This was not meant to happen in this manner. But it did. A twist of circumstances brought Abdul-Qader to my attention a few months ago as I was planning on interviewing Syrians with differing viewpoints. In the end, the other interviewee bailed. What remained is an account by a Syrian activist who is not a typical character.
Though Abdul-Qader and I do not see eye to eye, his approach and attitude were unique, especially considering his past and the torture he endured. As you will learn if you watch this interview, my questions became increasingly more intrusive, but Abdul-Qader kept a cool decorum and maintained his idealism--which is why I insisted on pointing to realities that are not amenable to idealism.
I had written a long introduction, but decided to let viewers navigate the interview without any guidance. Clearly, the "events" are a bit outdated, but the substance is not. This interview was recorded in April 2013 and the circumstances above caused the delay in releasing it.
Below, you can find the list of questions i posed with the time-stamp if you wish to skip around.
Part 1 QUESTIONS AND THEMES
Introduction, Activism and Arrest, and Early Orientation (30 sec)
The Beginning of the Uprisings, and Media Reporting (17:35)
The Militarization of the Uprising (28:45)
Where Did the Funding for the Opposition Come From? (34:48)
Part 2 QUESTIONS AND THEMES
Where did the Opposition Go Wrong From the Very Beginning Until Now, Internally and Externally? (38 sec)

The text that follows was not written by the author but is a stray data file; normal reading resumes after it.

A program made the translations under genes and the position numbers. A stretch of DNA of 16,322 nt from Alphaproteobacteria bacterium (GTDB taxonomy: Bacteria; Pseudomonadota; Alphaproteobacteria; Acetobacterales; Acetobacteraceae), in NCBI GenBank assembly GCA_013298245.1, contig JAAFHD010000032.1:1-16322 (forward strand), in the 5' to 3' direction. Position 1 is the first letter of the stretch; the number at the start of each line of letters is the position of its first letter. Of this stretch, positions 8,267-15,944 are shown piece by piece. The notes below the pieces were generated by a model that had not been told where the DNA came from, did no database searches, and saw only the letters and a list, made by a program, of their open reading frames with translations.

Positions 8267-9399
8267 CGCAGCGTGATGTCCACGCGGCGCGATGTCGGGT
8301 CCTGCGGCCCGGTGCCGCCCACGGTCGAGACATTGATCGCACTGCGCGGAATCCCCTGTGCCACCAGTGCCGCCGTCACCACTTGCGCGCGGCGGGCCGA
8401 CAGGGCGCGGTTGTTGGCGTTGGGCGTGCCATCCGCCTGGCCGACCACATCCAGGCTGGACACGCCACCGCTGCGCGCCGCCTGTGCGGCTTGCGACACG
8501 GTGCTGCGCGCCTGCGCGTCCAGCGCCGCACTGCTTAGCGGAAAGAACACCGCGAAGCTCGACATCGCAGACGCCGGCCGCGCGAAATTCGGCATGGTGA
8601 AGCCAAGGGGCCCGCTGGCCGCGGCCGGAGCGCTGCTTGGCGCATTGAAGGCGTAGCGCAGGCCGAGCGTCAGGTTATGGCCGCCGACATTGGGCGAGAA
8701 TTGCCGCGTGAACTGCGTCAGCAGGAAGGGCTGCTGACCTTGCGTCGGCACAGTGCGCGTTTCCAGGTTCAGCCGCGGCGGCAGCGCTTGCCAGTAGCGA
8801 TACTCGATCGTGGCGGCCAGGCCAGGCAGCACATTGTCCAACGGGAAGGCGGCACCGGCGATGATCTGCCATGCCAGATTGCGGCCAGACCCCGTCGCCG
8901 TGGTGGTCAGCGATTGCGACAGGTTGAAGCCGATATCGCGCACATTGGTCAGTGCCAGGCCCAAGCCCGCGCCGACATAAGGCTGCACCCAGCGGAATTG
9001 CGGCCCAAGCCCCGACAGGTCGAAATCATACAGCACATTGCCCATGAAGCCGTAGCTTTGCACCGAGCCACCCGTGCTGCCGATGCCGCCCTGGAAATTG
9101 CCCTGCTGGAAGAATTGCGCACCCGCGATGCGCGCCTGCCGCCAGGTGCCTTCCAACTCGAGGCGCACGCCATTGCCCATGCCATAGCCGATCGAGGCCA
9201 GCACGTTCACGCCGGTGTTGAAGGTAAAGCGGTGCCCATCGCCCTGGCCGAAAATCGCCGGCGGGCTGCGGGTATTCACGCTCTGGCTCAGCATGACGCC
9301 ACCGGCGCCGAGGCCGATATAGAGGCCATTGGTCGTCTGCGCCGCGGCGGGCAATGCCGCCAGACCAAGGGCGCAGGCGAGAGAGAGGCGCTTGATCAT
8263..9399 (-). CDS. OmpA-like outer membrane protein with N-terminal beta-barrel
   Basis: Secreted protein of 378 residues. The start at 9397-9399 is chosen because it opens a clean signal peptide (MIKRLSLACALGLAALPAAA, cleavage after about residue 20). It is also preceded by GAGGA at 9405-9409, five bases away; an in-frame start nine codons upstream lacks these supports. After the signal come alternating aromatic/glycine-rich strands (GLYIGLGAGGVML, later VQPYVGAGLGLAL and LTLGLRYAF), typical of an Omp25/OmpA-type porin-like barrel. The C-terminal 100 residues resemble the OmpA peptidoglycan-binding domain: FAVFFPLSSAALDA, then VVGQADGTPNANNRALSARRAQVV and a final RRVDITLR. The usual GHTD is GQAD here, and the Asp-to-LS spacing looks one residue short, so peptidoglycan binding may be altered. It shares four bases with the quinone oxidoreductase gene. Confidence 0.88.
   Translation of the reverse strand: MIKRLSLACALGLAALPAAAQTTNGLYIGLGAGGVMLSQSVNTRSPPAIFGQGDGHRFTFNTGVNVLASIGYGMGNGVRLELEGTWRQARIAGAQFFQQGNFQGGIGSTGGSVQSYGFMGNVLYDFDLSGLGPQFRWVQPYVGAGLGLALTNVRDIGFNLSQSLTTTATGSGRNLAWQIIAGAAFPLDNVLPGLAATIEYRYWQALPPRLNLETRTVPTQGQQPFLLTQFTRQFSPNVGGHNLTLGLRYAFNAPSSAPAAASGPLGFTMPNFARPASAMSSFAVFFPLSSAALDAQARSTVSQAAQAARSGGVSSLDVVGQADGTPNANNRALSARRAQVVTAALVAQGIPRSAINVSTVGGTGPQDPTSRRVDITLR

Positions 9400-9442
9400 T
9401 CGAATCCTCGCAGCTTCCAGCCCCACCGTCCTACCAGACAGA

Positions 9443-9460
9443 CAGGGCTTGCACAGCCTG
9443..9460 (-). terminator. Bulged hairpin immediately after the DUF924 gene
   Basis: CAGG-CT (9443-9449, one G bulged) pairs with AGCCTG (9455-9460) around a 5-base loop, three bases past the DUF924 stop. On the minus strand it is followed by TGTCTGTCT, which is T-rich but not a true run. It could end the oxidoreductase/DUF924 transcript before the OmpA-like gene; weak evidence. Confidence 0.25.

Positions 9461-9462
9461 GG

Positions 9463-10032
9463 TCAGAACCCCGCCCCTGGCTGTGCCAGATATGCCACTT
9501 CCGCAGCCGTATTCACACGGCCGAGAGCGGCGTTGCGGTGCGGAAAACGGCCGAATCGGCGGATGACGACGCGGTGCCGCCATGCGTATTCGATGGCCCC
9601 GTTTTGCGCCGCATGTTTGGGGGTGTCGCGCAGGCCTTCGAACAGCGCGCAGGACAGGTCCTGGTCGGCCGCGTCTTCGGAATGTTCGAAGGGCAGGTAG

How Did These Mistakes Influence the Transformation of the Uprising And Its Legitimacy?
Did Some of the Relations of the Syrian National Council Undermine the Possibility of Forming A Broader Opposition Coalition? (8:35)
What Is Your Position on the Palestinian Issue and Its Relation to What Is Happening in Syria? (11:00)
Do You See Any Overlap Between Israel`s Interests and What Is Happening In Syria? (14:35)
Is There An Israeli Interest In Weakening the Military Capacity of Syria, Now And in the Future? (15:10)
And Might This Also Influence the Position of Western Governments, Particularly the U.S.? And Perhaps Also the Position of Arab Regional Players Who Are Complicit in Undermining The Foundations of Resistance in the Region?
How Do You View the Role of Minorities in the Current Conflict, Particularly Their Seeming Structural/Strategic Dilemma Regarding Perceived Safety and Principle? (18:45)
How Do You View the Role, Growth, and Predicament of What is Called "Radical Islamic" Groups within the Opposition? (24:25)
There Is a Conception that These Groups Are the Strongest Militarily . . . As Someone Living in Syria, How Do You Interpret All This?
What Is the Status Of the Military Battle on the Ground Now? And How Is it Affecting Ordinary Syrians, Beyond Politics? (31:45)
Is the Syrian Regime Able to Survive? Why? (40:50)
How Can We Explain the Claims that Parts of the Opposition Are Carrying Out Some of these Same Atrocities, Whether They Involve Crime, Killing, Slaughtering, Torture, Stealing, Revenge, and So On? (42:55)
Are You Optimistic or Pessimistic? (45:00)
What Are you Doing Here in America? (45:15)
If You Are Not Hopeful About Your Trip to This Country, Why Did You Come? (46:05)
Do You Think American Foreign Policy Has Common Interests With the Average Syrian? (46:25)
[Thanks to Samia Errazzouki for assisting in the filming process, and to Nir Rosen for referring me to Abdul-Qader]
Abdulqader Interview (Part 1) from Jadaliyya on Vimeo.
Abdulqader Interview (Part 2) from Jadaliyya on Vimeo.